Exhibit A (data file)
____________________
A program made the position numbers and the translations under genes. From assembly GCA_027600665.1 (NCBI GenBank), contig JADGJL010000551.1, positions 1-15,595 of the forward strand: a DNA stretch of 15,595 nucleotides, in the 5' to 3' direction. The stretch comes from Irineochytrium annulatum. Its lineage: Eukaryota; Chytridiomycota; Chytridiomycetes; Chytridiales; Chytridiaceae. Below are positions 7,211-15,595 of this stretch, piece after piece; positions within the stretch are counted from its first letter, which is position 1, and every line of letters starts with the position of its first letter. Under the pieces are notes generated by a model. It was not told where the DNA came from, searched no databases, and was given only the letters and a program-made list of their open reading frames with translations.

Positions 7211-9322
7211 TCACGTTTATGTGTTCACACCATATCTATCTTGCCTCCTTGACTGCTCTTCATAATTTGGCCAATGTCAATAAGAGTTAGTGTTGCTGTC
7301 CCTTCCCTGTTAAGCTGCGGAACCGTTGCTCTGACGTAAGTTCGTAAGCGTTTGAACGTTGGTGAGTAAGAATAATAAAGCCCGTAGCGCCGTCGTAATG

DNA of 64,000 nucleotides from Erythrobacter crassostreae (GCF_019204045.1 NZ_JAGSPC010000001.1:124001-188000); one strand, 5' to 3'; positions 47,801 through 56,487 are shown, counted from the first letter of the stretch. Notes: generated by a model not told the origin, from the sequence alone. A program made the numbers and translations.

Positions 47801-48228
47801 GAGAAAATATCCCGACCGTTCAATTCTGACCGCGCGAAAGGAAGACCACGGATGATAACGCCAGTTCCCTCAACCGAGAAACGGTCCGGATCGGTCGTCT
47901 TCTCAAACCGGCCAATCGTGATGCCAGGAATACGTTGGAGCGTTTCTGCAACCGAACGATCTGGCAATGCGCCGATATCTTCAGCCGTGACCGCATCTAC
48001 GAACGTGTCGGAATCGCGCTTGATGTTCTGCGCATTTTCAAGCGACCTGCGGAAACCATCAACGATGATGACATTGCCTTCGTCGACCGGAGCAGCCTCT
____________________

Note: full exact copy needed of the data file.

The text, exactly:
A program made the position numbers and the translations under genes. From assembly GCA_027600665.1 (NCBI GenBank), contig JADGJL010000551.1, positions 1-15,595 of the forward strand: a DNA stretch of 15,595 nucleotides, in the 5' to 3' direction. The stretch comes from Irineochytrium annulatum. Its lineage: Eukaryota; Chytridiomycota; Chytridiomycetes; Chytridiales; Chytridiaceae. Below are positions 7,211-15,595 of this stretch, piece after piece; positions within the stretch are counted from its first letter, which is position 1, and every line of letters starts with the position of its first letter. Under the pieces are notes generated by a model. It was not told where the DNA came from, searched no databases, and was given only the letters and a program-made list of their open reading frames with translations.

Positions 7211-9322
7211 TCACGTTTATGTGTTCACACCATATCTATCTTGCCTCCTTGACTGCTCTTCATAATTTGGCCAATGTCAATAAGAGTTAGTGTTGCTGTC
7301 CCTTCCCTGTTAAGCTGCGGAACCGTTGCTCTGACGTAAGTTCGTAAGCGTTTGAACGTTGGTGAGTAAGAATAATAAAGCCCGTAGCGCCGTCGTAATG

DNA of 64,000 nucleotides from Erythrobacter crassostreae (GCF_019204045.1 NZ_JAGSPC010000001.1:124001-188000); one strand, 5' to 3'; positions 47,801 through 56,487 are shown, counted from the first letter of the stretch. Notes: generated by a model not told the origin, from the sequence alone. A program made the numbers and translations.

Positions 47801-48228
47801 GAGAAAATATCCCGACCGTTCAATTCTGACCGCGCGAAAGGAAGACCACGGATGATAACGCCAGTTCCCTCAACCGAGAAACGGTCCGGATCGGTCGTCT
47901 TCTCAAACCGGCCAATCGTGATGCCAGGAATACGTTGGAGCGTTTCTGCAACCGAACGATCTGGCAATGCGCCGATATCTTCAGCCGTGACCGCATCTAC
48001 GAACGTGTCGGAATCGCGCTTGATGTTCTGCGCATTTTCAAGCGACCTGCGGAAACCATCAACGATGATGACATTGCCTTCGTCGACCGGAGCAGCCTCT